WASHINGTON--In 1990, General H. Norman Schwarzkopf commanded the imagination of the American people during his service as Commander of Operations Desert Shield and Desert Storm. At the First National Congress on Cancer Survivorship, he stormed the stage of the Washington Court Hotel to describe his role as a prostate cancer survivor and patient advocate. The message was simple and personal. "I am here," the general said, "because I won a battle."
In the summer of 1994, General Schwarzkopf went to the doctor because of a sore knee. He described himself as thinking, "Well, as long as I'm here, I might as well walk by the urologist." There was no particular reason to suspect anything was wrong. The results of a recent PSA test had been well within normal.
But the digital examination revealed an abnormality, and a biopsy showed prostate cancer. The general's first response was anger and denial. "I don't get cancer!" he told himself.
The next stage was a search for some sort of control, starting with an attempt to find information. He sought out articles, books, news accounts--anything in print. Finding little available, he looked for people to talk with--doctors, cancer patients, cancer survivors. Talking brought considerable comfort and reassurance, he said.
The day General Schwarzkopf went to the hospital for surgery, a staff aide asked him, "What shall we tell the press?" His instructions to the aide were very clear. "Be open. Tell them I have prostate cancer." The response to that openness was a flood of correspondence, telephone calls, and visits from prostate cancer patients and survivors. Senator Bob Dole paid a visit to him in the hospital and joked, "Now you can replace me as the prostate cancer poster boy." "Why not?" the general replied.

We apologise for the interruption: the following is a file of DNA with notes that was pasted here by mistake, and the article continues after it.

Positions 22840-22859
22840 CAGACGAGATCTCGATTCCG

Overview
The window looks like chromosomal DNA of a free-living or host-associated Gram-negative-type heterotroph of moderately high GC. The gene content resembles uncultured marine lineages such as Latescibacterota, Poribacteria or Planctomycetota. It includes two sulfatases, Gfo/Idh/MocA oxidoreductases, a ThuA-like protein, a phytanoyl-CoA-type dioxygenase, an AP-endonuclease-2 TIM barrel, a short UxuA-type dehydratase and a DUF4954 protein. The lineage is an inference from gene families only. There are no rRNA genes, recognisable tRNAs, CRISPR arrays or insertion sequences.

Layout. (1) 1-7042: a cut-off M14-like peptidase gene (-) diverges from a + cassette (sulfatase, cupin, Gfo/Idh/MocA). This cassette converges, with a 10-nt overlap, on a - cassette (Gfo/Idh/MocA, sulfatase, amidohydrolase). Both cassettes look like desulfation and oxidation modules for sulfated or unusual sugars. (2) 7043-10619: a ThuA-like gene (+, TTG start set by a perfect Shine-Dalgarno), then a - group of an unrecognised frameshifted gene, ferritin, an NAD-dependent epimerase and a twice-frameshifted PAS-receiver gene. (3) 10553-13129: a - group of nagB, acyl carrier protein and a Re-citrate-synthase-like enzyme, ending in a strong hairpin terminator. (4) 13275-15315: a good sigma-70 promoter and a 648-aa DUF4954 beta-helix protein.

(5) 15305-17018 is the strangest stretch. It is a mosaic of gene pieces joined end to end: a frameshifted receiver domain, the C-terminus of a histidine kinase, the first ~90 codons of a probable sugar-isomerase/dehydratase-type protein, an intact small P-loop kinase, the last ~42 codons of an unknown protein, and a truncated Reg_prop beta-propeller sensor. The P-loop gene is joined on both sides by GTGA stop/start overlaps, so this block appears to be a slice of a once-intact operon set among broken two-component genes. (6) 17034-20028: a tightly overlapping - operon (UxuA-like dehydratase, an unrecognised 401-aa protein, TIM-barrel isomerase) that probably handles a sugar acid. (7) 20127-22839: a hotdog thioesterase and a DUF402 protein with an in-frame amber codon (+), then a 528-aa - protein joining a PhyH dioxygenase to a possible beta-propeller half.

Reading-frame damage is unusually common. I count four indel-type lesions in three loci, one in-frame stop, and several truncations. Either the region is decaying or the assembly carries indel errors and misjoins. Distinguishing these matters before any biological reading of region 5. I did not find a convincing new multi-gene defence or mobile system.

General Schwarzkopf's recovery was swift. Within a few weeks he was walking 5 miles a day, soon raised to 8. The letters kept coming, and he found himself immersed in the role of patient advocate.
The general closed with two messages: He advised all men over 40 to visit a urologist regularly and to be satisfied with nothing less than a thorough examination. Second, he urged cancer survivors to make themselves available to others.